By Kevin Jarussi, Director of Business Development at Ethos
Several landmark events over the last week suggest the global shift away from fossil fuels may be accelerating. What does this mean for investors?
Last week, the Dutch court system ordered Shell to reduce its carbon emissions by 45%, as compared to its 2019 levels. It is the first time that a company has been legally obliged to align its policies with the Paris Climate Accords.
Also last week, shareholder revolts at Chevron and ExxonMobil sent a message that the movement away from fossil fuels is a question of when, not if, and when may be sooner than many thought. At Exxon, shareholders voted at least two activist investors onto the board, after Exxon told its shareholders not to vote for them.
At Chevron, shareholders endorsed a plan to curtail Scope 3 carbon emissions which result from burning Chevron products, and this accounts for 90% of the company’s CO2 emissions. Chevron also lobbied against its shareholders voting in favor of the measure.
It seems that people are waking up to the reality of climate change, and if anything, 2020 has perhaps been a turning point in our relationship with the planet.
The market reflects this, and has for some time. Over the last three years, the return on the Dow Jones U.S. Coal Index has decreased by over 40%, and the Oil and Gas Index by almost 12%. Meanwhile, over the same period, the S&P 500 Fossil Fuel Free Index is up over 16% and the S&P Global Clean Energy Index 33%.
While fossil fuels still make up 84% of world energy production, led by rising demand from China, many saw the industry as declining even before Covid-19. The pandemic may simply have accelerated the decline.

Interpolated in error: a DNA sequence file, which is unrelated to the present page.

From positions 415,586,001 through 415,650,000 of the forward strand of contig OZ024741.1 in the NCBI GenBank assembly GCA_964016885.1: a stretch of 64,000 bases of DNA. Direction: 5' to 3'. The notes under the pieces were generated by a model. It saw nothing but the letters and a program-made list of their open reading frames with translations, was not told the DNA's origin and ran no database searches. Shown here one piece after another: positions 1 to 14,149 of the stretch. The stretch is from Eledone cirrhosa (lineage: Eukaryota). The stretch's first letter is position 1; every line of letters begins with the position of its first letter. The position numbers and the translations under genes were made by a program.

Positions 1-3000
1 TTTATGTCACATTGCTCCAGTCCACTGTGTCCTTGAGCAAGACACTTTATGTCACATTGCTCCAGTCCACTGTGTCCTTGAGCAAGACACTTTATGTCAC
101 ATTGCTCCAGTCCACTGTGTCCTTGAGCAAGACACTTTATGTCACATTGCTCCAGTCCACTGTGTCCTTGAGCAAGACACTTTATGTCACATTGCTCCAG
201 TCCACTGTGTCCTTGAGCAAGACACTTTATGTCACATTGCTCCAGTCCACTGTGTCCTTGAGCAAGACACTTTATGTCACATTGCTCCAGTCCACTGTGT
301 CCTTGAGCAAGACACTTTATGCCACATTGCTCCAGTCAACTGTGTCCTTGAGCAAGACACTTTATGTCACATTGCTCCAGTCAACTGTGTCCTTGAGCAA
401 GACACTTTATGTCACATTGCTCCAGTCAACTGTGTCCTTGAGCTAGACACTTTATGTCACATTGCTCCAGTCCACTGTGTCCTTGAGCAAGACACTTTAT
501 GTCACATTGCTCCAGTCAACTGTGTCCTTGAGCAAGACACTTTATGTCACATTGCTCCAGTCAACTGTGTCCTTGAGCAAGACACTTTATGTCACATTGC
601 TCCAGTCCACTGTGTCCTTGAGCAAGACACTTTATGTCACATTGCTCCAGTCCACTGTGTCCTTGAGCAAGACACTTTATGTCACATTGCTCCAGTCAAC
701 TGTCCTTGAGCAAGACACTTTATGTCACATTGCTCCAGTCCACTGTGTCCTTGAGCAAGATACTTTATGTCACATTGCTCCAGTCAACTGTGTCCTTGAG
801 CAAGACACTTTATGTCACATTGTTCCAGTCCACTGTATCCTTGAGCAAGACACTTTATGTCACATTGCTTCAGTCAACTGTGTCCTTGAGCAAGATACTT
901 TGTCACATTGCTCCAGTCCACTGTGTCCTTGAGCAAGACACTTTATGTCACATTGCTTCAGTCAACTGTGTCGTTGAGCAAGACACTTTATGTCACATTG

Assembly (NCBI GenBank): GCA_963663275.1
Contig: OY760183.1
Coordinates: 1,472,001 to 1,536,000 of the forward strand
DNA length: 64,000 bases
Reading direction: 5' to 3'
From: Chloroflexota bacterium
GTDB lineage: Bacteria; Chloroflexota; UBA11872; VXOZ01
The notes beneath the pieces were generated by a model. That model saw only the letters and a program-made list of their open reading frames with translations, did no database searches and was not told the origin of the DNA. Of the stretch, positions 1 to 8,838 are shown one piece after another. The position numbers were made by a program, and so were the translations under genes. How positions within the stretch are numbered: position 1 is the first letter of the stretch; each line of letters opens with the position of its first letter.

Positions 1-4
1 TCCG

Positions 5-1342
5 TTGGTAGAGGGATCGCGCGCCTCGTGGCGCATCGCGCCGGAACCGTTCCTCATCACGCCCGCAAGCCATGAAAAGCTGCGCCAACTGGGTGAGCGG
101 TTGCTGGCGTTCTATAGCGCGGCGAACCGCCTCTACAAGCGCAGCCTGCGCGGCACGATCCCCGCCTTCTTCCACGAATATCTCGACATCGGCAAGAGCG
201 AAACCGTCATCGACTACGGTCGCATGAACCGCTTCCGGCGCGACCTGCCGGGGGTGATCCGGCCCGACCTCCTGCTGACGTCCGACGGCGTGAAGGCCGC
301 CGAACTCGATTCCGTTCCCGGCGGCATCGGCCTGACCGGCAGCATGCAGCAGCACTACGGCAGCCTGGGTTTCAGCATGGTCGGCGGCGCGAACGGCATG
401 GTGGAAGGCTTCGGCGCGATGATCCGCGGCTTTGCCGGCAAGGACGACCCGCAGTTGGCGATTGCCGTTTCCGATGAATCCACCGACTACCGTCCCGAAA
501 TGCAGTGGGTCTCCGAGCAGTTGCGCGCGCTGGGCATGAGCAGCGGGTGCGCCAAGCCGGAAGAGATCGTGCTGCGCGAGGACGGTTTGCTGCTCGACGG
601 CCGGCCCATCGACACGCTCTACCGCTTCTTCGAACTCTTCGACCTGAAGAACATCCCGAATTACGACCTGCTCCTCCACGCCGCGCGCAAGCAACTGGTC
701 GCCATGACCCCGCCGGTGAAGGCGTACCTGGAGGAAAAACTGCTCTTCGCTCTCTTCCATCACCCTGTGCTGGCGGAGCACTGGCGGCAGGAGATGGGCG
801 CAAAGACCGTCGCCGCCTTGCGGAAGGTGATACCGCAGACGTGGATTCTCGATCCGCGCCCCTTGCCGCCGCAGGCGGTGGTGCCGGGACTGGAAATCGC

What does this mean for investors?
It seems clear that the marketplace is shifting to reflect the rise of clean and renewable energy. A Barrons article from 2020 discusses the decreasing cost of renewable energy, pointing out that we are on the cusp of mass adoption as the cost curve is lowering to the point where cost will drive demand, which in turn will lead to greater adoption.
While investing for causes such as climate action and investing for returns have long been seen as differing objectives, the shift to clean energy may mean they are converging, in some cases. If you want to maximize your (or your clients’) returns, investing in clean energy and sustainable solutions increasingly may be a smart financial move.
Conversely, holding positions in fossil fuel companies may become increasingly risky. Part of the reason for the shareholder "revolts” at Chevron and Exxon was due to their underperforming the market as a whole over the past decade.
Ethos offers one way for investors and financial advisors to identify and manage fossil-fuel risks (and find clean energy alternatives). Our Impact Assessment allows investors to prioritize the causes most important to them, such as reducing greenhouse gas emissions or supporting terrestrial biodiversity. Investors and advisors can then use this information to screen out fossil fuel stocks and funds (i.e., any fund holding a fossil fuel company) or to screen in stocks and funds that perform well on the causes they care about.